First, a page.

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FTC - Consumer Alert
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Bogus Medical Discount Plans: A Bitter Pill

No doubt about it - medical costs are rising. So it's no wonder that fraudulent telemarketers have turned to promoting medical discount plans as a new way to bilk unsuspecting consumers. The Federal Trade Commission (FTC) wants consumers to know that promoters of bogus medical discount plans and cards are doing just what they always do: following the headlines to take advantage of consumer vulnerability.

In this case, the FTC says, the fraudulent telemarketers are perpetrating an "unauthorized billing" scam on people who are simply trying to save a buck. The FTC has filed suit against several companies that claim to offer consumers medical discount plans and cards and then bill their accounts for hundreds of dollars whether or not the consumer wants the plan or card.

How the Scam Works
According to the FTC, fraudulent telemarketers are offering consumers a healthcare discount plan that supposedly will generate savings on prescription drugs and dental, vision, hearing, chiropractic, and nursing services. As part of their pitch, they lead consumers to believe that they're affiliated with the consumer's insurance company, financial institution, or state government. The agency says consumers often can get these benefits on their own for free or at minimal cost.

The tip-off to the medical discount rip-off comes when the promoter asks the consumer to "confirm" some personal financial information, like a credit card or checking account number. The FTC says the promoters do this in an effort to convince the consumers that they're simply verifying information they already have. That's not the case. Indeed, says the FTC, once the fraudulent promoters have a consumer's account information, they use it to make money by placing an unauthorized charge or debit on the consumer's account.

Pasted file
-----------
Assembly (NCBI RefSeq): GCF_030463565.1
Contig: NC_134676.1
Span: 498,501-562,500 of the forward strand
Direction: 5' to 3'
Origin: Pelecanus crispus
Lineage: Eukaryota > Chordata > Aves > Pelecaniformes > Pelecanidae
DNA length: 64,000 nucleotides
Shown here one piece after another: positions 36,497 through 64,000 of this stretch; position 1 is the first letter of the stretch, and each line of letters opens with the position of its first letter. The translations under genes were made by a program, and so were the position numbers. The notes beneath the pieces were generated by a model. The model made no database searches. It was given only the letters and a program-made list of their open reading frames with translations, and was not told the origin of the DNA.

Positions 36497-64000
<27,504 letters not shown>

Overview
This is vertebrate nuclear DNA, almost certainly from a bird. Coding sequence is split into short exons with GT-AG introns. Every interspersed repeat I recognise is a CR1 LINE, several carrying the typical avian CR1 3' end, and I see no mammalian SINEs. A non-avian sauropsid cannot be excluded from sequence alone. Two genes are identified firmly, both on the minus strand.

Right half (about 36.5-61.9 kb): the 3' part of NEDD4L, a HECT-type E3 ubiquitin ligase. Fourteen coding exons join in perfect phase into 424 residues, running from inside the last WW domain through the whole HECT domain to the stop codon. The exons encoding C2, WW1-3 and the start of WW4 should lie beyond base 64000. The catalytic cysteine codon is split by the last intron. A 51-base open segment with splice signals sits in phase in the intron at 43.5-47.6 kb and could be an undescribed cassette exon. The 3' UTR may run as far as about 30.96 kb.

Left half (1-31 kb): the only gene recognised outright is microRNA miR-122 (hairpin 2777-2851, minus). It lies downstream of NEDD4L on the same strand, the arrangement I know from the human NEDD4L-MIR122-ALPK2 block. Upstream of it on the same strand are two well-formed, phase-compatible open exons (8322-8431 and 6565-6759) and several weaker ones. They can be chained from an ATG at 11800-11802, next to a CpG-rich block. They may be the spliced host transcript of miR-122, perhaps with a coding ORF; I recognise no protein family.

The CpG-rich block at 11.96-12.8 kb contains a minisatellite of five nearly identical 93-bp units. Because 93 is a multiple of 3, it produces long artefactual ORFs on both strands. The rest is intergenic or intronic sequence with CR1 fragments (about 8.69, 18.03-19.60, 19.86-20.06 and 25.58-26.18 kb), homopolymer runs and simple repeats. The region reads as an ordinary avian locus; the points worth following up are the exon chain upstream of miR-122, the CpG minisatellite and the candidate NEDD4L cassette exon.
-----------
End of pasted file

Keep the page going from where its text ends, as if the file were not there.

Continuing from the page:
Protect Yourself
The FTC advises consumers not to give out personal information - including financial information like credit card or bank account numbers - on the phone or the Internet unless you're familiar with the business that's asking for it. Not only can scam artists use the information to bill your accounts without your permission, but they also can use it to commit identity theft and other types of fraud.
If you think a telemarketer has tricked you into revealing your credit card or bank account numbers, call your bank or credit card issuer immediately to block any unauthorized charges.

The FTC works for the consumer to prevent fraudulent, deceptive and unfair business practices in the marketplace and to provide information to help consumers spot, stop and avoid them. To file a complaint or to get free information on consumer issues, visit www.ftc.gov or call toll-free, 1-877-FTC-HELP (1-877-382-4357); TTY: 1-866-653-4261. The FTC enters Internet, telemarketing, identity theft and other fraud-related complaints into Consumer Sentinel, a secure, online database available to hundreds of civil and criminal law enforcement agencies in the U.S. and abroad.
 
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1-877-FTC-HELP www.ftc.gov

February 2003